Monday, December 08, 2014

The Plantagenets

The Plantagenets. Dan Jones. 2013. Viking. 560 pages. [Source: Library]

I enjoyed reading this overview of British history. The book examines the reigns of a handful of Plantagenet kings: Henry II, Richard I, John, Henry III, Edward I, Edward II, Edward III, and Richard II. It spans several centuries: 1120-1399. It also overlaps a bit with French history.

The book opens with "The White Ship." It's a dramatic way to start a book. Henry I, the son of William the Conqueror, loses his son and heir in a shipwreck. Henry I has two dozen illegitimate children--give or take one or two. But his only legitimate child is a daughter, Matilda. He remarries hoping presumably to have another child--a son, a new heir. But that is not to be. He marries the widowed Matilda off--it was anything but a love match--and she starts having children of her own, many of them sons. He leaves his kingdom to his daughter, supposedly everyone has sworn their allegiance to her, but, in reality, she's never in a position to reign as queen. Her cousin, Stephen, reigns instead. War follows, naturally. It is not a short war, a quick and decisive war. It is a here and there, on-and-off again war where the people suffer for the family squabble most. Eventually, an agreement of sorts is reached, Stephen will pass the crown to Matilda's son, Henry II. He is the first Plantagenet king. Henry II, if you remember, is married to Eleanor of Aquitaine, the former French queen as well. They have many children together...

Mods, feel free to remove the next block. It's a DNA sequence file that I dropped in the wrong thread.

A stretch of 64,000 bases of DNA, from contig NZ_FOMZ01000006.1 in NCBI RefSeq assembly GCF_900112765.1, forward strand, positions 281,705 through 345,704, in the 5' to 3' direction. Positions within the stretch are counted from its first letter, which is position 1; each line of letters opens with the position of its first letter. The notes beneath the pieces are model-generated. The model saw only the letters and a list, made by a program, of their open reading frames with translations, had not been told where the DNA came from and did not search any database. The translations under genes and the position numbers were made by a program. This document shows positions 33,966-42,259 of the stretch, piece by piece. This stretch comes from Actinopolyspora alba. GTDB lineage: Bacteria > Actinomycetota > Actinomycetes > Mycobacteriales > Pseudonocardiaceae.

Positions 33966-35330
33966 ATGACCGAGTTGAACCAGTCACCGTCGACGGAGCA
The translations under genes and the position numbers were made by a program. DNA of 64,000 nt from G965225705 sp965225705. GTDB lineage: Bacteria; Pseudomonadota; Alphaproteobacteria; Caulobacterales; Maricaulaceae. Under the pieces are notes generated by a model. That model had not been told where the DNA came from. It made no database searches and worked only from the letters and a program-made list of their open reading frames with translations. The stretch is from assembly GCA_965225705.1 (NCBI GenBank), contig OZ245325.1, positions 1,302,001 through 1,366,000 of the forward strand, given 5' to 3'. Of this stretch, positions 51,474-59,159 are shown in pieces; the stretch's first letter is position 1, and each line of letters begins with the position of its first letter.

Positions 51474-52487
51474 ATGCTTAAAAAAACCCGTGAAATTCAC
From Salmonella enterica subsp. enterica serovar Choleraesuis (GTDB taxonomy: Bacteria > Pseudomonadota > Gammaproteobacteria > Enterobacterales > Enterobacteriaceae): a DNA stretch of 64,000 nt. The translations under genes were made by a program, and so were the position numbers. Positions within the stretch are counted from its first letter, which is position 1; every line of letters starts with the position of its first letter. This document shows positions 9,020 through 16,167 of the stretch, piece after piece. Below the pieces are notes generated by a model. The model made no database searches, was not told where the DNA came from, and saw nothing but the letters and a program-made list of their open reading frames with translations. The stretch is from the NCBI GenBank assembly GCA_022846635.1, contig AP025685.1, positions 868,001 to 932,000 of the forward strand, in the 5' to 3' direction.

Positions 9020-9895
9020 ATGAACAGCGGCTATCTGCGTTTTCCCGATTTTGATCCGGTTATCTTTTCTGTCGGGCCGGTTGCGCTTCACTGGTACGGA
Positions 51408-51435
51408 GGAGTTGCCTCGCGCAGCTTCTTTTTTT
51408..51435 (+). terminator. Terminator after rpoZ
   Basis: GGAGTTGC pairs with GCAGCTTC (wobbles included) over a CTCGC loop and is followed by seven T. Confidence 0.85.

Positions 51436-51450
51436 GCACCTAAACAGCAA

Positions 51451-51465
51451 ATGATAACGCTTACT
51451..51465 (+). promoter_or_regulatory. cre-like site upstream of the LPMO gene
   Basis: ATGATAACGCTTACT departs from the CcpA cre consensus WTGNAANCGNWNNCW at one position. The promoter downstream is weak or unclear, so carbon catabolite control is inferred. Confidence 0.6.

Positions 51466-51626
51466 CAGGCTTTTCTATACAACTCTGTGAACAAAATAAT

The book follows the reigns of each king. It goes into detail with politics and economics. It goes into detail with the struggles of each king. Their strengths and weaknesses, their battles. Sometimes these battles are with the church; sometimes these battles are with the French; sometimes these battles are with the Irish or the Welsh or the Scottish; sometimes these battles are with their own flesh and blood, their family; sometimes these battles are with their own countrymen, the barons, the nobility, or even the peasants. No one king has it all. No one king has a perfect, problem-free reign. It wouldn't necessarily be fair or right to sort the kings into two groups of "good" and "bad." Some kings had a reputation of being horrible, and yet they didn't do anything over and above what other kings before them or after them did. Writers of all centuries can label kings this or that, but, that is because historians can be biased. (Some are openly biased. Some not so much.)

As for the details about each king, what can I say? It's an overview, a detailed overview, to be sure. Some readers may be more of an expert and find fault with statements here and there throughout the book. They may spot myths presented as fact. But I certainly can't be among them. I don't know enough about each and every king.

I found the book to be interesting. Some chapters were more fascinating than others. Some chapters even seemed a bit confusing. But I kept reading.

© 2014 Becky Laney of Becky's Book Reviews


Susan@ Reading World said...

I bought this book but haven't read it yet--and then heard Dan Jones speak at an author event at our library and bought his next book too- The Wars of the Roses. They both sound really good, so I should get reading!

Sherry said...

Becky, have you read Costain's series of four books on the history of medieval England, beginning with The Conquering Family. I highly recommend them if you have not.

Joy Weese Moll (@joyweesemoll) said...

This looks like a good way to get farther back in history. We were mostly interested in the Scientific and Industrial Revolutions in England, so I started about 1600.